2009-04-06 07:30:00

Role as Resource Supplier to Biofuels Market Part of Growth Strategy in Alternative Energy PASADENA, Calif., April 6 /PRNewswire-FirstCall/ -- VIASPACE Inc. (OTC Bulletin Board: VSPC), an alternative energy company providing products and technology for renewable and clean energy, today announced plans to expand production of its proprietary grass feedstock that is targeted for use in the production of low-carbon biofuels, including cellulosic ethanol, methanol and "green" gasoline....

2008-12-12 20:09:47

An Indiana woman is blaming a hardworking chipmunk for filling the engine compartment of her car with black walnuts. Hope Wideup of DeMotte said she connected the damage to the chipmunk after a garden glove she had seen it steal from her yard turned up under the hood of her car before the destructive cache of walnuts, the Gary (Ind.) Post-Tribune reported Friday. She said the mess and damage caused by the walnuts cost $242.08 to clean and repair, Apparently this little guy stuffed a bunch...


Latest Flora of the United States Reference Libraries

Virginia Pine, Pinus virginiana, pollen cones
2014-05-19 09:44:09

Virginia pine (Pinus virginiana) grows in southern New York from Long Island and continues through the Appalachian Mountains to western Tennessee and Alabamain elevations as high as 2953 feet. This tree is also known as the scrub pine, spruce pine, or Jersey pine. The Harvard Arboretum in Boston, MA has cultivated Virginia pine on display. The Virginia pine is a medium sized tree growing from 29.5 – 59 feet tall with some getting as tall as 105 feet in perfect conditions. This tree grows...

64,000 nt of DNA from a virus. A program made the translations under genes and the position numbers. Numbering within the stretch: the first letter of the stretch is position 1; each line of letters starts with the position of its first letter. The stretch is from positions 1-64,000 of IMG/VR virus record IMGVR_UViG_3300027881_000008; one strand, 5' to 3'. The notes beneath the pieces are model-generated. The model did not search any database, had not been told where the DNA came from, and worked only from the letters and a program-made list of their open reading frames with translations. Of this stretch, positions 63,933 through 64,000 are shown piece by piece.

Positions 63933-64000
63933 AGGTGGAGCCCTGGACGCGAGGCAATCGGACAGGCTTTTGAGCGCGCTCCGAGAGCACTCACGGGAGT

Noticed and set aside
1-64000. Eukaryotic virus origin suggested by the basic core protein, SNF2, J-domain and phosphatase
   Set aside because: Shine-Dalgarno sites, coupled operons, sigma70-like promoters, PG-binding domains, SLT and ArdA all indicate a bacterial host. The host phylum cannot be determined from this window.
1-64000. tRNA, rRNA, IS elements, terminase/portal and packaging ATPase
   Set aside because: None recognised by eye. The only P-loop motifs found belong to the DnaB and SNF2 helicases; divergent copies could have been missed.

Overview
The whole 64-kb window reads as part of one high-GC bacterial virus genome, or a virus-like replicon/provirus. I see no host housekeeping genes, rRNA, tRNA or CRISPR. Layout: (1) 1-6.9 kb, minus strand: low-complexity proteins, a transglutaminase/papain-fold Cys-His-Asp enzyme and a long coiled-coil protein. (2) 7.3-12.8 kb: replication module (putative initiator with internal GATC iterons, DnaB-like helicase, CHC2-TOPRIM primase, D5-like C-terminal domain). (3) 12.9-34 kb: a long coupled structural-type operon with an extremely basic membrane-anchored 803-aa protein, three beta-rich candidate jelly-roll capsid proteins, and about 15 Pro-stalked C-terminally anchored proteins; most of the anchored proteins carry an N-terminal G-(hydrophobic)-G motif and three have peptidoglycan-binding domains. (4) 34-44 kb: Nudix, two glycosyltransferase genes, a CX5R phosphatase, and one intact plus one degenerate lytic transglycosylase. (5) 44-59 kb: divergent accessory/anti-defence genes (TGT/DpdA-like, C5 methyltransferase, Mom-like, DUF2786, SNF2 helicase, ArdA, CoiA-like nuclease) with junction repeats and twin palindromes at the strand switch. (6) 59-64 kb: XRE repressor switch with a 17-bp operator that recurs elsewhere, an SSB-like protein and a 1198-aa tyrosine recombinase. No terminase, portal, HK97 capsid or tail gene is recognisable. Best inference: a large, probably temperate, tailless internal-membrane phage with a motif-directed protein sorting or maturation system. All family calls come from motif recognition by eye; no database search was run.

Ponderosa Pine, Pinus ponderosa
2014-05-16 11:05:52

Ponderosa pine (Pinus ponderosa) is native to western North America in sixteen states as well as southern British Columbia, Canada. This tree is also known as the bull pine, blackjack pine, or western pitch, red and yellow pine, as well as Yosemite pine. The Ponderosa pine grows at sea level up to 9843 feet above sea level and can live 300-600 years. This pine is one of the largest pine trees growing to heights of 235 feet and can achieve a trunk diameter of 324 inches. The bark of mature...

Pond Pine, Pinus serotina
2014-05-16 10:40:26

Pond Pine (Pinus serotina) grows in the United States along the Atlantic coast from southern New Jersey south to Florida then west to southern Alabama. This pine grows in wet ground near ponds, and swamps and is also known as the marsh pine or pocosin pine. The pond pine is a small tree growing to heights of 82 feet with a trunk diameter of 2.6 feet. The tree tends to grow crooked and has several tops at the crown. The bark is scaly and reddish brown in color. The needles grow in bundles...

Lodgepole Pine, Pinus contorta
2014-04-27 08:06:16

Lodgepole pine (Pinus contorta) is found in western North America in the upper mountains and subalpine regions of Colorado’s northern Rocky Mountains. This tree is considered to be invasive in New Zealand. This tree is also known as the shore pine, twisted pine, and contorta pine as well as black pine, scrub pine, and coast pine. The Lodgepole pine grows best between 8000 and 10,000 feet above sea level. They like to grow in well-drained, slightly acidic, sandy soils on gentle south...

Knobcone Pine Cone, Pinus attenuata
2014-04-27 07:44:40

Knobcone pine (Pinus attenuata) grows in the mountains of southern Oregon to Baja California. This tree is usually found in pure stands but can mix in with the Bishop pine and the Monterey pine along the Oregon-California coastline. This tree grows in shallow rocky infertile soil. The knobcone pine is a relatively short lived tree living 75-100 years. The Knobcone pine grows at sea level up to 5500 feet in elevation and is a short to medium tree growing to heights of 26-79 feet with a...

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Word of the Day
mallemaroking
  • Nautical, the visiting and carousing of sailors in the Greenland ships.
This word is apparently from a confusion of two similar Dutch words: 'mallemerok,' a foolish woman, and 'mallemok,' a name for some persons among the crew of a whaling vessel.